This study examined whether mammography receipt was associated with mortality due to causes other than breast cancer, hypothesizing that mammography screening was a proxy for the predisposition to seek preventive health behaviors. Using data on 89,574 women from the 2000 National Health Interview Survey and National Death Index, a discrete-time hazard model estimated the mortality from any cause except breast cancer as a function of screening status. Receiving a mammogram was associated with a 24% reduction in the likelihood of death all causes except breast cancer. These odds were reduced to 21.1% when demographic and socioeconomic variables are added and reduced further to 20.9% when health resource variables were added. The final adjusted model shows that women who received a mammogram had reduced their probability of death by 20%. These results suggest women who undergo mammograms may be more likely to seek other preventive health services or engage in healthy behaviors that affect mortality. While the use of mammograms to predict breast cancer mortality merits further consideration, if a proxy for a woman's predisposition for additional preventive screenings, encouraging mammography may be a pivotal pathway for preventing mortality due to other causes for women.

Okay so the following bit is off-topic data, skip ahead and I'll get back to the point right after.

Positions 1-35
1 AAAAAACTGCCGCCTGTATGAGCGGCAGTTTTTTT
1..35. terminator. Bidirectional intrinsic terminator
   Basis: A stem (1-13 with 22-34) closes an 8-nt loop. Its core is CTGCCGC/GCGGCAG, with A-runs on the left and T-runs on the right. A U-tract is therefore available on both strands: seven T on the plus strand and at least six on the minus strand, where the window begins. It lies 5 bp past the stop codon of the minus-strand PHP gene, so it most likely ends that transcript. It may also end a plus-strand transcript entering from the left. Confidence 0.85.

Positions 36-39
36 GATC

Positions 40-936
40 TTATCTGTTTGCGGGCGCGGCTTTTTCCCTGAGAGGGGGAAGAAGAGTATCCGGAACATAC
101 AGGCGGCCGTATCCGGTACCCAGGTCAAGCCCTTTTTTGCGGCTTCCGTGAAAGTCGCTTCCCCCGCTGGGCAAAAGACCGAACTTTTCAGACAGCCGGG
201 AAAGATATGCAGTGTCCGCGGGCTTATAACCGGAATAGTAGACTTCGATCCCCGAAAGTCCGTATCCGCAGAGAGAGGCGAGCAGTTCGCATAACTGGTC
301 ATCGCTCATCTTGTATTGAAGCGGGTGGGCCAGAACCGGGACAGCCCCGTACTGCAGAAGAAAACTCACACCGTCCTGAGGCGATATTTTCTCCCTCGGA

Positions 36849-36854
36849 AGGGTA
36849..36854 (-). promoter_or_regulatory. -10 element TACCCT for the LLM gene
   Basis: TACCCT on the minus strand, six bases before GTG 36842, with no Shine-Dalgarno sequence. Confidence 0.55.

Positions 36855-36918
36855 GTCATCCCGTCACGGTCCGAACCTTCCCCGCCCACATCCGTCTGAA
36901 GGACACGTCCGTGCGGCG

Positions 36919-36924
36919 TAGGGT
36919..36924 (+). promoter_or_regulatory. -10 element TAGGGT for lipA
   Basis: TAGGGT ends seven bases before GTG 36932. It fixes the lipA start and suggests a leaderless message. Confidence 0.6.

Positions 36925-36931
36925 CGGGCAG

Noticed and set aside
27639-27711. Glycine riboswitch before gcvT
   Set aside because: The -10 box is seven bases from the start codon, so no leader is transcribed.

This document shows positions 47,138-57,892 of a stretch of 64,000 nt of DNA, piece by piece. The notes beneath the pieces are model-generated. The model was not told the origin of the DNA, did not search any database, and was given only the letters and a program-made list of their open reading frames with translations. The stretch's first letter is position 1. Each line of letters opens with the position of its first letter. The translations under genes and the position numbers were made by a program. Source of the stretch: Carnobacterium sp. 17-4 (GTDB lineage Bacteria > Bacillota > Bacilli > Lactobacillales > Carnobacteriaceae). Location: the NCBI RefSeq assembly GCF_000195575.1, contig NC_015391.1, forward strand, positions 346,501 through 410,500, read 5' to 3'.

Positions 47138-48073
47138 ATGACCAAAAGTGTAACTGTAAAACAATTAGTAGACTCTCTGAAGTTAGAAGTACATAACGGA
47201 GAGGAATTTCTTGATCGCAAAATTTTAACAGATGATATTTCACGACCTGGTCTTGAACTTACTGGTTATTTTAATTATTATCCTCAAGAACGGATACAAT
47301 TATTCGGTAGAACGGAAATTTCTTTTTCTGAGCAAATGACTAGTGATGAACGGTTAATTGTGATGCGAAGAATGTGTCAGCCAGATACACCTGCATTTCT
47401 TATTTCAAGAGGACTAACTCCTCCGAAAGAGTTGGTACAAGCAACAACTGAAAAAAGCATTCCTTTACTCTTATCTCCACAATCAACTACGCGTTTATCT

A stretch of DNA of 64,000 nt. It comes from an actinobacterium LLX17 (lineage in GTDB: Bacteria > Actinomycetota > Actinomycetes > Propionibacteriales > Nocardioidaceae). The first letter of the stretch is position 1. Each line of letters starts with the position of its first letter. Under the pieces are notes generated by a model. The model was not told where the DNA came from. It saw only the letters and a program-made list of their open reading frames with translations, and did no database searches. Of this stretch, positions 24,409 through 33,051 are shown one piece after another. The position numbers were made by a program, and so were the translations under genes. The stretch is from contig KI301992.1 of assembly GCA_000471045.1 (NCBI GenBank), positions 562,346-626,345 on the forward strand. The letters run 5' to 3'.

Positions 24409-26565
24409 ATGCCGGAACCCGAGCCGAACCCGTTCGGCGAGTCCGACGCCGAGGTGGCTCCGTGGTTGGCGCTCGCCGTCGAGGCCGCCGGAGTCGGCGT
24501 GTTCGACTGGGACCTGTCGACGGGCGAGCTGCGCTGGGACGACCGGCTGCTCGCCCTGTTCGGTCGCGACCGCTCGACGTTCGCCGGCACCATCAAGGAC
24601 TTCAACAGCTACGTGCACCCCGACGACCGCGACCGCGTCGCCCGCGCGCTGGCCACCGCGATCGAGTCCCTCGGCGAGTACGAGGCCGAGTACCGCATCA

All Science Journal Classification (ASJC) codes
- Health Informatics
- Public Health, Environmental and Occupational Health